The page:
A new report this week underscores a wider trend: The Energy Department's data arm and private forecasters alike have consistently underestimated the U.S. crude oil production surge in recent years.
Why it matters: There are geopolitical, economic and environmental repercussions from the faster-than-expected growth, which is driven largely by surging output in the Permian Basin region of Texas and New Mexico.
What's new: The EIA's latest monthly forecast sees U.S. crude production, already at record levels, averaging 12.4 million barrels per day this year and 13.2 million bpd in 2020. That's a substantial uptick from projections just a month earlier, and if history is any guide, the latest increase won't be the last upward revision.
The intrigue: EIA is hardly alone in low-balling the surge, which saw U.S. output climb 2 million barrels per day last year alone.
- The price recovery that began in 2016 and saw consistent gains from mid-2017 until last October has spurred things along.
- But the known unknowns of price forecasting aren't enough to explain why U.S. growth has confounded banks, the International Energy Agency, and consultancies.
By the numbers: Harry compared EIA's forecasts in their monthly short-term energy outlook with actual production data that arrives later. He found...
- U.S. crude oil production has outpaced EIA forecasts every month since January 2017. The one-year forecasts have been too low by an average of more than one million barrels.
- During the same time period, the 6-month forecasts were always revised upwards but still proved too low — by an average of about 465,000 barrels per day.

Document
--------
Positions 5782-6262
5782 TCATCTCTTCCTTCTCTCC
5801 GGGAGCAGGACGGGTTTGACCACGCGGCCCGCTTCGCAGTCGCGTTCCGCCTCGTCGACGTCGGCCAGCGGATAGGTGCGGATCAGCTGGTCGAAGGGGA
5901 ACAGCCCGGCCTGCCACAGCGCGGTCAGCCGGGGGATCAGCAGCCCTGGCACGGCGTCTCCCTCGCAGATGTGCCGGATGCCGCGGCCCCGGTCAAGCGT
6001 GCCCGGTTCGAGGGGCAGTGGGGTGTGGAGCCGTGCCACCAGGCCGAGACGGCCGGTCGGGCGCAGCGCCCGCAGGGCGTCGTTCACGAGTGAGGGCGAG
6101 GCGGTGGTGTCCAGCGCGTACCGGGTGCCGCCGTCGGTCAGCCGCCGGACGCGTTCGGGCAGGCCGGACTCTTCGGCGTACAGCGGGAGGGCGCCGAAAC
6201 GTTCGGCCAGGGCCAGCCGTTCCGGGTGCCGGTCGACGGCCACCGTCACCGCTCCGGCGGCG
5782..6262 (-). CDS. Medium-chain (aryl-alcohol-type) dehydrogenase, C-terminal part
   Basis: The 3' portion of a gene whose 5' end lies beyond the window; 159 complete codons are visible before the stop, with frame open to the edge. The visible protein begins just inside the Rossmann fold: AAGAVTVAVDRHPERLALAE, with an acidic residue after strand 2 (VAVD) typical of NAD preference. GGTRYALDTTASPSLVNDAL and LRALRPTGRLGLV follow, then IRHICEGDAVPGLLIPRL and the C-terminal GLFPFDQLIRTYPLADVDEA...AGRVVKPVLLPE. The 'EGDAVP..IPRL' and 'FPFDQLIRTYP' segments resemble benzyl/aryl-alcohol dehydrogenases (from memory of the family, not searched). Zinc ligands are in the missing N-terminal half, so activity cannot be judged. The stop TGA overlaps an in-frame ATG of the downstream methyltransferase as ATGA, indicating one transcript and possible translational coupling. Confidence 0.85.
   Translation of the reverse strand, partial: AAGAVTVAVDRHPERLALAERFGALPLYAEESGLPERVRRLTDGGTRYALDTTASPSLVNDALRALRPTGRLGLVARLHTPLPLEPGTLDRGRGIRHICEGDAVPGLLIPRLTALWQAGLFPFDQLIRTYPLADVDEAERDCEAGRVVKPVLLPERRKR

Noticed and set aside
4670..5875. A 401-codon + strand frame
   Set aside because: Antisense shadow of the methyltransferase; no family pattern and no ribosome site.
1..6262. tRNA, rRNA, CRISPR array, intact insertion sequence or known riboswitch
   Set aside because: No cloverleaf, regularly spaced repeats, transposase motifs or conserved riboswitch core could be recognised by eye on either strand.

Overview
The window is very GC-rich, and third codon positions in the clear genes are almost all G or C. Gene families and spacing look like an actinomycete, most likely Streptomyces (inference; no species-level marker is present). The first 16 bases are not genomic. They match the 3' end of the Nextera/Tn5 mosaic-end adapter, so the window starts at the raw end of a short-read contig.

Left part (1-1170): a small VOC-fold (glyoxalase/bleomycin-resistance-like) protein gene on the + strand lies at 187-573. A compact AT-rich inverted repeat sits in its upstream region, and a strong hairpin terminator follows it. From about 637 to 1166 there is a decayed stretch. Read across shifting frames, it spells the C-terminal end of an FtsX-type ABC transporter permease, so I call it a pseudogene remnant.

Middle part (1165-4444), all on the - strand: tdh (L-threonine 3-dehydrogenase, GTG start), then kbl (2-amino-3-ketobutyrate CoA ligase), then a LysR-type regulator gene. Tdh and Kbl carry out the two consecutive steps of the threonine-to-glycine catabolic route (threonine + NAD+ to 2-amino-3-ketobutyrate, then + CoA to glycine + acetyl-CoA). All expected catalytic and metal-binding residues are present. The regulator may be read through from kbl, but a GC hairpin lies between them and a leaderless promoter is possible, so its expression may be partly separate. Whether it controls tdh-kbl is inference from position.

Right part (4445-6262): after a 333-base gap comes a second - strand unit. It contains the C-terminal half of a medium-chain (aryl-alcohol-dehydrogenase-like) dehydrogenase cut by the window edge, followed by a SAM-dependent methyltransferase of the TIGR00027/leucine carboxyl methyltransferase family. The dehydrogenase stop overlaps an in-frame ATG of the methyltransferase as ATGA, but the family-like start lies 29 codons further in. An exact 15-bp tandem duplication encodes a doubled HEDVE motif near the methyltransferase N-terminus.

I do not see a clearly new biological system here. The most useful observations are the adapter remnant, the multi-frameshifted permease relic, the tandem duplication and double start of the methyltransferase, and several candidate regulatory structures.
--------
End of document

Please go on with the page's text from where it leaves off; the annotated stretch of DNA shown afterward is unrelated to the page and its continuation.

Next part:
Between the lines: This faster-than-expected growth has several effects, including...
- It complicates the joint OPEC-Russia efforts to continue propping up prices through their supply-cutting pact.
- It brings economic gains to Texas and elsewhere, but the speed has also left local officials playing lots of catch-up on housing, infrastructure and other civic matters.
- It could boost global greenhouse gas emissions in the long-term if it keeps going higher and higher, based on findings from a recent study released via the think tank Resources for the Future.
What we're hearing: Analysts offered a suite of reasons why growth has exceeded forecasts, such as the decline in technology costs, which helped U.S. producers expand output at lower costs.
- "Since the end of 2016 through now, operators have really shown that they can optimize their operations and kind of get the most out of different prices far more than we have previously anticipated," Meg Coleman, a senior EIA analyst, tells Harry.
Quick take: One overarching thing is that it's just hard to get a handle on how to model the characteristics of the shale resource, given the complicated geology and the limited history of the U.S. boom.
- “It is just a dynamic resource theme, a dynamic time in the industry where so much is changing so fast. That it makes it hard for anyone to take a snapshot and say this is what informs me about the future," says Wood Mackenzie analyst R.T. Dukes.
- After all, the boom began relatively recently — in the mid-late 2000s — as advances in fracking and horizontal drilling unlocked huge resources in Texas, North Dakota and elsewhere.
Another big challenge is that the U.S. industry is very fragmented, with players of all shapes and sizes undertaking scattered developments. It's harder to analyze than big conventional projects planned far in advance, like big Gulf of Mexico projects.
The big picture: “This is hundreds of operators utilizing hundreds of service companies, accessing hundreds of markets and making their own individual decisions, and the markets have largely rewarded growth," Dukes said.
What's next: Coleman said EIA is working to improve its forecasting models. "Every month we're looking to update parameters, to find that predictor that is a leading indicator of growth," Coleman said. "We're constantly updating and improving models to capture a very very dynamic industry."